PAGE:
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Word for Word: When bureaucrats write, we get confused

We know you didn't read all those tax forms you just sent in. That release you had to sign at the hospital to have your arm X-rayed? Bet you didn't read that either. How about your mortgage? Car insurance policy? Bank statement?

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We don't blame you. Most official documents are so confusing, so complicated and badly written, you have to hire a lawyer to untangle the obfuscation.

But a former bureaucrat and her red-pen-wielding pals are out to change that. Annette Cheek, who worked 25 years as a federal employee, founded a nonprofit Center for Plain Language in 2003 because she believes "plain language is a civil right."

From her office in Silver Spring, Md., she works with employees of public and private agencies, helping them edit forms and newsletters, redesign releases, rewrite handbooks.

Her center also hosts an annual conference featuring seminars such as "Designing credit card statements to positively influence consumer behavior" and "The IRS changes taxpayer correspondence."

Cheek's goal, she said, is to make everyone demand plain language in public documents.

On Thursday, the Center for Plain Language handed out its first ClearMark awards at the National Press Club in Washington, D.C. Of the 190 entries, nine were named best in their division. The absolute, indisputable, unequivocal apex of all the myriad entrants submitted after copious solicitation . . . I mean . . . the winners, included:

Best revised document in the nonprofit sector: The consent for surgery form from Group Health. "An Institute of Medicine report found that the average consent form is at 17th grade level and exceeds the reading level of most American adults," said the entry form. "We decreased the number of words per sentence from 25.5 to 13.7 . . . and reduced grade level from 15.1 to 6.6."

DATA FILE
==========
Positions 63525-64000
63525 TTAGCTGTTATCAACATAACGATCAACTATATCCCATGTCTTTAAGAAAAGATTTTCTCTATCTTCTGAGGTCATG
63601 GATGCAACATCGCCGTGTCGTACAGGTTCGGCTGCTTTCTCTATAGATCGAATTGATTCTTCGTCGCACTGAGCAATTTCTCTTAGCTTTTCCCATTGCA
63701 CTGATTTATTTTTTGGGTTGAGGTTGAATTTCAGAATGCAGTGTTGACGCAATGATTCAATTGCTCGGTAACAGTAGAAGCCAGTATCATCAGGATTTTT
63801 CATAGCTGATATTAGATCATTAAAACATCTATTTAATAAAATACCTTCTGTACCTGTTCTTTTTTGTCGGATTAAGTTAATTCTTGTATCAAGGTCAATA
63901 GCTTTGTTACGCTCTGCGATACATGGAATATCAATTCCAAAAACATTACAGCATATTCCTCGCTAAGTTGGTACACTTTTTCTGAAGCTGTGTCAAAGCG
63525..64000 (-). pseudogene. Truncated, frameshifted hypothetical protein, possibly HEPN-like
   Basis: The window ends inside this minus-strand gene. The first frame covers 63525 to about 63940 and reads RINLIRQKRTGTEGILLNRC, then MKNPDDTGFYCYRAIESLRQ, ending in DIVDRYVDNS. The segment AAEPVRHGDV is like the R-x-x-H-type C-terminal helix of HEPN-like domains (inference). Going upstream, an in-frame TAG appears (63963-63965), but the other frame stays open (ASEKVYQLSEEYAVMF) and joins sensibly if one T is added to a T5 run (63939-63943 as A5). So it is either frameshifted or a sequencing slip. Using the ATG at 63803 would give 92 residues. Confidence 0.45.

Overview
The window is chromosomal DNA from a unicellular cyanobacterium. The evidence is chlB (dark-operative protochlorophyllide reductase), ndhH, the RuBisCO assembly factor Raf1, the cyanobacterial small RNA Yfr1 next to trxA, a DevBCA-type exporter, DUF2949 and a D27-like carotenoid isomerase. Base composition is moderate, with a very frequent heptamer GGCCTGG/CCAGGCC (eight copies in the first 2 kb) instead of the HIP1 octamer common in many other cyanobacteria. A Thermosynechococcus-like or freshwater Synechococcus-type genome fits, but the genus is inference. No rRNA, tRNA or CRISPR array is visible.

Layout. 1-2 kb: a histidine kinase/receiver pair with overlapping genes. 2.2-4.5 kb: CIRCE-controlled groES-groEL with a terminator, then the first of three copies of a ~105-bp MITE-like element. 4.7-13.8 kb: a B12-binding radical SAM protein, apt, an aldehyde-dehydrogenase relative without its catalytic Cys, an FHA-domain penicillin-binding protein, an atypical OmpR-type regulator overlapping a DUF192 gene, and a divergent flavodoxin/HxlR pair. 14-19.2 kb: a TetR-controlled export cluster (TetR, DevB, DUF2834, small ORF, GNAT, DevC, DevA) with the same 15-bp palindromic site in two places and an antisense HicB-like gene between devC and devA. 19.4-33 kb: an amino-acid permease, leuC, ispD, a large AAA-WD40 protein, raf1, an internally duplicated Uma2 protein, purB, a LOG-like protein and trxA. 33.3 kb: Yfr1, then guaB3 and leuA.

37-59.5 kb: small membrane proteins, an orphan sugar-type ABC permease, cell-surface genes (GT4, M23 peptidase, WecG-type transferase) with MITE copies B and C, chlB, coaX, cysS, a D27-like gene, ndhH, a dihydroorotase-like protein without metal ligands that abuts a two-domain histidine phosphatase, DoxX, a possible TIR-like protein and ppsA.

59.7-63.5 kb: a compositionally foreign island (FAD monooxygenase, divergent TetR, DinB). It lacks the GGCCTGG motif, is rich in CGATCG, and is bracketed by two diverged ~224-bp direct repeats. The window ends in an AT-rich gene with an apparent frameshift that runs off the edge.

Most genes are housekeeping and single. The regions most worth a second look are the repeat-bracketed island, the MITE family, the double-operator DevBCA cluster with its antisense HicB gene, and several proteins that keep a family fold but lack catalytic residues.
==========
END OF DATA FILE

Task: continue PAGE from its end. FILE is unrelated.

Washington State Law guarantees that you have both the right and the obligation to make decisions concerning your health care. Your physician can provide you with the necessary information and advice, but as a member of the health care team you must enter into the decision-making process. This form has been designed to acknowledge your acceptance of treatment recommended by your physician.


Washington State law protects your right to make decisions about your health care. Your doctor can give you information and advice, but the final decision is always yours. . . . By signing this form, you consent to have the procedure listed below.


I consent to the administration of sedation or anesthesia by my attending physician, by an anesthesiologist, or other qualified party under the direction of a physician as may be deemed necessary.


Drugs that make me sleepy (anesthesia): I may receive anesthesia to make me numb or unconscious during the procedure. I may receive a drug to make me sleepy during the procedure. My doctor and health care team talked to me about how these drugs might harm me. In the private sector, the best original document was a newsletter for 3,000 Aetna employees "who write consumer material or who are interested in health literacy." Every article in the newsletter is computer-tested to make sure it is written at or below a fifth-grade reading level. The newsletter rewrote a letter for Aetna insurance holders who were taking the drug Zelnorm, which had been removed from the U.S. market.


Dear Member: On March 30, 2007, the Food and Drug Administration (FDA) announced that Novartis Pharmaceuticals Corporation has agreed to stop marketing Zelnorm (tegaserod). A study of patients taking Zelnorm found that there may be an increased risk of heart attack, chest pain and stroke associated with the use of the drug. Novartis agreed to withdraw Zelnorm in the United States until more research can be done. (Reading Grade Level: 10.1)


Dear Member: People who take Zelnorm may be at an increased risk of heart attack, chest pain and stroke. This news comes from a recent study. For this reason, the drug will no longer be sold in the United States. Pharmacies will no longer carry Zelnorm. And it will not be covered under your Aetna plan. (Reading Grade Level: 4.8)

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Word for Word is an occasional feature excerpting passages of interest from books, magazines, Web sites and other sources. The text may be edited for space but the original spelling, grammar and punctuation are unchanged.

Word for Word: When bureaucrats write, we get confused 05/01/10 [Last modified: Friday, April 30, 2010 5:51pm]
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